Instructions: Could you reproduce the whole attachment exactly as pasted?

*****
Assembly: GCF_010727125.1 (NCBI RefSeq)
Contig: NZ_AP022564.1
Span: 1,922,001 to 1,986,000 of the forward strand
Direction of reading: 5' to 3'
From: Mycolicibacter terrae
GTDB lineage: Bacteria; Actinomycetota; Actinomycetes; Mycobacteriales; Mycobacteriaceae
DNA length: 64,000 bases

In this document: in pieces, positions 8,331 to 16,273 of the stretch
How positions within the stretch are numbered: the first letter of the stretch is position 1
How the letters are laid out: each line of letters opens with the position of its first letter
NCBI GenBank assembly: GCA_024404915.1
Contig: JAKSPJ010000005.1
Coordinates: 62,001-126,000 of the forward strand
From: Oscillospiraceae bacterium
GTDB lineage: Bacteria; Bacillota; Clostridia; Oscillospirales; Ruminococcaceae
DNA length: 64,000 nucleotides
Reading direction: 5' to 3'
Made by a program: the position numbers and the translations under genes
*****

Assembly: GCF_010727125.1 (NCBI RefSeq)
Contig: NZ_AP022564.1
Span: 1,922,001 to 1,986,000 of the forward strand
Direction of reading: 5' to 3'
From: Mycolicibacter terrae
GTDB lineage: Bacteria; Actinomycetota; Actinomycetes; Mycobacteriales; Mycobacteriaceae
DNA length: 64,000 bases

In this document: in pieces, positions 8,331 to 16,273 of the stretch
How positions within the stretch are numbered: the first letter of the stretch is position 1
How the letters are laid out: each line of letters opens with the position of its first letter
NCBI GenBank assembly: GCA_024404915.1
Contig: JAKSPJ010000005.1
Coordinates: 62,001-126,000 of the forward strand
From: Oscillospiraceae bacterium
GTDB lineage: Bacteria; Bacillota; Clostridia; Oscillospirales; Ruminococcaceae
DNA length: 64,000 nucleotides
Reading direction: 5' to 3'
Made by a program: the position numbers and the translations under genes